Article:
Torch was originally developed at NYU, and is based upon the scripting language Lua, which was designed to be portable, fast, extensible, and easy to use in development. Lua was also designed to have an easy-to-use syntax, which is reflected by Torch’s syntactic ease of use. Torch features a large number of community-contributed packages, giving Torch a versatile range of support and functionality.
Torch can import trained neural network models from Caffe’s Model Zoo, using LoadCaffe (see Torch LoadCaffe on Github).
Like, Theano, Torch has its origins in academia and eventually developed a large open source user base. As a result, Torch, like Theano has a large amount of user support, blogs, and supporting documents across the internet and Academic Literature.
Of the frameworks discussed here, Torch is probably the easiest to get up and running, if you are using an Ubuntu platform. If you are using CentOS, workarounds are possible, but require careful modification of OS packages.
Unlike all other deep learning frameworks, Theano computes the gradient when determining the backpropagation error by deriving an analytical expression. This eliminates accumulation of error during successive derivative calculations using the chain rule, which other frameworks accrue due to their use of numerical methods. Backpropagation with neural networks always involves some amount of stochastic component, in order to avoid getting trapped in a local minima. A noisy or numerical computation might not have too detrimental of an effect on results, at least during the start of the backpropagation, where the stochastic component might be largest, depending on which gradient search method is being used. For search methods which require high accuracy for the gradient in the latter stages of the global minima search, Theano would be expected to produce better results.
Theano’s user base enjoys an extensive volume of tutorials and documentation on how to do just about anything that is currently being done in artificial neural network research.
Theano and Torch have been competitive on execution speed. Benchmarks have been published on Github at convnet-benchmarks. FFTs for computing convolutions first became available in Theano. Computing convolutions using FFTs offers a performance boost over calculating the convolution the traditional way.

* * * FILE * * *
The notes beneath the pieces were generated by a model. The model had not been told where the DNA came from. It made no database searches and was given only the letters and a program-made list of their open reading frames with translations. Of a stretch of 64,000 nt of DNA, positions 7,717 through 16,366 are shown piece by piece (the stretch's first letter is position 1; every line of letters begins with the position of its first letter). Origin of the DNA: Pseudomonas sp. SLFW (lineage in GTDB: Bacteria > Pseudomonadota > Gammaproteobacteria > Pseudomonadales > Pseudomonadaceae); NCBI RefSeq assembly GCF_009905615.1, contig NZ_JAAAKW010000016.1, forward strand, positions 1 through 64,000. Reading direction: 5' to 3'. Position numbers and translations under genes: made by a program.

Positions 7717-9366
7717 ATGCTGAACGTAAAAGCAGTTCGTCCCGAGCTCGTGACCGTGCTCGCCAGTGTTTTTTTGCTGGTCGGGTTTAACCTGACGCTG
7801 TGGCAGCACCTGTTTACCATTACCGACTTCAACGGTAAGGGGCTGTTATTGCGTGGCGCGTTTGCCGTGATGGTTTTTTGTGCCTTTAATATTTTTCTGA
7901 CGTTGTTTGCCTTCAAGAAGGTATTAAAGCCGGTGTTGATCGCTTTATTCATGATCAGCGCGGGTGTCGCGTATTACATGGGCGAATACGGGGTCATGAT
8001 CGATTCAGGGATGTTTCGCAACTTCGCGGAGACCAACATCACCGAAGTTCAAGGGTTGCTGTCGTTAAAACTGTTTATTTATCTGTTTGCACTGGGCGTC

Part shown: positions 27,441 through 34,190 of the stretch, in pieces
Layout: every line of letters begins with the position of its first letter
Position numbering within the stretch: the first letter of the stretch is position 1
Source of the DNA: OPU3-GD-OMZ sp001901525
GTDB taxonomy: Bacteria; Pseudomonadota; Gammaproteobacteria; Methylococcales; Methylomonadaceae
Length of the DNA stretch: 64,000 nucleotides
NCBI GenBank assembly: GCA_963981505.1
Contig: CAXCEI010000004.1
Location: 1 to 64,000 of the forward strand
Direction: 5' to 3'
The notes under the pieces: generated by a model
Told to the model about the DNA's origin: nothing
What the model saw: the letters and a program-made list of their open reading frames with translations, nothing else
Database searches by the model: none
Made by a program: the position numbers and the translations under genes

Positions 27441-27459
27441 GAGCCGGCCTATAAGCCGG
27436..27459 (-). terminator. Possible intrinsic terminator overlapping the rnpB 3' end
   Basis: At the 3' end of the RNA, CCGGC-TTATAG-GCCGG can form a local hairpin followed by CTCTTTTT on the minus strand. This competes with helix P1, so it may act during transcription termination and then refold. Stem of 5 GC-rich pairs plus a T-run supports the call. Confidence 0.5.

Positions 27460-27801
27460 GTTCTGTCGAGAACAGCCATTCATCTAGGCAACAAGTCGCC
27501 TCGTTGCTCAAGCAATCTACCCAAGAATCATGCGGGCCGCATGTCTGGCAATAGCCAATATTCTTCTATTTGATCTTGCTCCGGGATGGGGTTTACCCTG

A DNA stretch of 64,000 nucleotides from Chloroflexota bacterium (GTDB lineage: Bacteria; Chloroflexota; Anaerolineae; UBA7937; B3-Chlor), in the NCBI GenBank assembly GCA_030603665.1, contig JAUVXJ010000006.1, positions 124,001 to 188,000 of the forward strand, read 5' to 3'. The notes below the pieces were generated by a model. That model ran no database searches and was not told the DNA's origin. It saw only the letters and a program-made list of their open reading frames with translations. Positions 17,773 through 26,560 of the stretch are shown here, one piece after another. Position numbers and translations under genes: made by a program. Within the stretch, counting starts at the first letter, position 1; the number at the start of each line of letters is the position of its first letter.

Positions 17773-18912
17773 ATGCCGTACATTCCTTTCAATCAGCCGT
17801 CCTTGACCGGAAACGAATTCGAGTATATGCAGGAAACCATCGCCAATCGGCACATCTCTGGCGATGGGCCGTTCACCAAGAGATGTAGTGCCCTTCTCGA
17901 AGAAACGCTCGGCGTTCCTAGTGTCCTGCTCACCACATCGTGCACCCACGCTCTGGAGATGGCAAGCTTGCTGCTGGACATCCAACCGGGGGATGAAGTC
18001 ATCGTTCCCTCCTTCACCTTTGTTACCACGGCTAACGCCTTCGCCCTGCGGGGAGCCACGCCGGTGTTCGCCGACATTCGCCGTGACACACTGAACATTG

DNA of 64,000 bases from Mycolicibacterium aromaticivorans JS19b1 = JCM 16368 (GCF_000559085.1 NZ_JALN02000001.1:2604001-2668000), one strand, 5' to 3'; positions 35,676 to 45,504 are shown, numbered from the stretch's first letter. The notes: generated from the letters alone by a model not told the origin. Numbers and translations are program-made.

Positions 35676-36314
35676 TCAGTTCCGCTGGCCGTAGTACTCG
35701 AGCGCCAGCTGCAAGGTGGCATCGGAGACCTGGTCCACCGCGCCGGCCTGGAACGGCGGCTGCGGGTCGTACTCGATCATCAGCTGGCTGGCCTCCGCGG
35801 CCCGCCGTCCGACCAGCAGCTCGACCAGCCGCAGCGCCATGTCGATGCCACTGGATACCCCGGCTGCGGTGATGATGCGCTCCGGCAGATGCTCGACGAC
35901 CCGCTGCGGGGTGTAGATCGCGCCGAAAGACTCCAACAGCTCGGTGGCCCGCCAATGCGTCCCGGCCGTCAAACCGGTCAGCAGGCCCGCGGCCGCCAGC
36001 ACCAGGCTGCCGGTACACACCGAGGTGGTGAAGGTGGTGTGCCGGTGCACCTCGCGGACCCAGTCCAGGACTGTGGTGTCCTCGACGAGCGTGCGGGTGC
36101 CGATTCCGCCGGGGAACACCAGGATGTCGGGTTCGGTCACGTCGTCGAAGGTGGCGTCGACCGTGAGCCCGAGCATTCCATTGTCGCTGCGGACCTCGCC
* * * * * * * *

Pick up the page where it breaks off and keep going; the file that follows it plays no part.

Although the framework supports use of multiple GPUs, configuring Theano to use more than one GPU requires a somewhat simple workaround. This workaround is documented on GitHub.
IBM Deep Learning Platform
IBM’s platform is the only deep learning platform/framework examined here which does not consist of single framework. Instead it is a whole platform – from OS to programming frameworks – including Spark, and SystemML (which IBM recently made open source through Apache Incubator). It is expected that IBM will be further developing the platform with its openPOWER partner, NVIDIA.
Apache Spark, a prime component of IBM’s deep learning platform, is designed for cluster computing and contains MLlib, a distributed machine learning framework. MLlib works with the distributed memory architecture of Spark. MLlib contains many common machine learning algorithms and statistical tools.
SystemML, another prime component of IBM’s platform, features a declarative, high level, R-like syntax, with built-in linear algebra primitives, statistical functions, and constructs specific to machine learning. SystemML scripts can execute within a single SMP enclosure, or they can run across multiple nodes in a distributed computation with Hadoop’s MapReduce, or Apache Spark.
Spark and SystemML work together such that Spark collects data via Spark Streaming and gives it some representation, while SystemML determines the best algorithms for analyzing the data, given the cluster’s layout and configuration. One of the platform’s distinguishing features is that it will automatically optimize data analysis, according to the data and cluster characteristics, ensuring efficiency and scalability. Other deep learning frameworks do not make such optimization decisions for the user. IBM’s platform provides some hidden layer which selects the best method for analysis.
SystemML was recently accepted as an Apache Incubator project, accelerating the development of the open source framework. Spark previously was also donated to Apache by the AMPLab (Algorithms, Machines, and People Lab), at the University of California, Berkeley.
Adding to the growing trend of proprietary machine learning software being turned into open source projects, Nervana Systems, now an Intel subsidiary, has open sourced Neon, its deep learning framework, which has recently been ranked as the fastest framework across several performance categories (see benchmarks).
Written in Python, Neon has a syntax similar to Theano’s high-level frameworks (e.g., Keras). With Google and now IBM releasing their deep learning frameworks as open source, the decision by Nervana Systems makes sense: open a proprietary framework to keep it vital, or risk it becoming demoted in relevance and possibly eventually losing it to the dust bin of obscurity.
Neon features a Machine Learning Operations (MOP) Layer which enables other deep learning frameworks to work with Nervana’s Neon. Nervana’s primary goal is to create a hardware platform built especially for deep learning. Nervana could then offer cloud-based deep learning applications running on their specialized hardware platform.
More to Come
Aside from the deep learning frameworks discussed here, more are certain to appear as open source in the near future. A number of startups and established software companies have been developing their own deep learning frameworks and applications. These companies include Microsoft (Distributed Machine Learning Toolkit), Intel (Trusted Analytics Platform), Netflix, Pandora, Spotify, and Snapchat. Lesser known startups include Teradeep, Enlitic, Ersatz Labs, Clarifai, MetaMind, and Skymind. New emerging frameworks will likely offer unique features.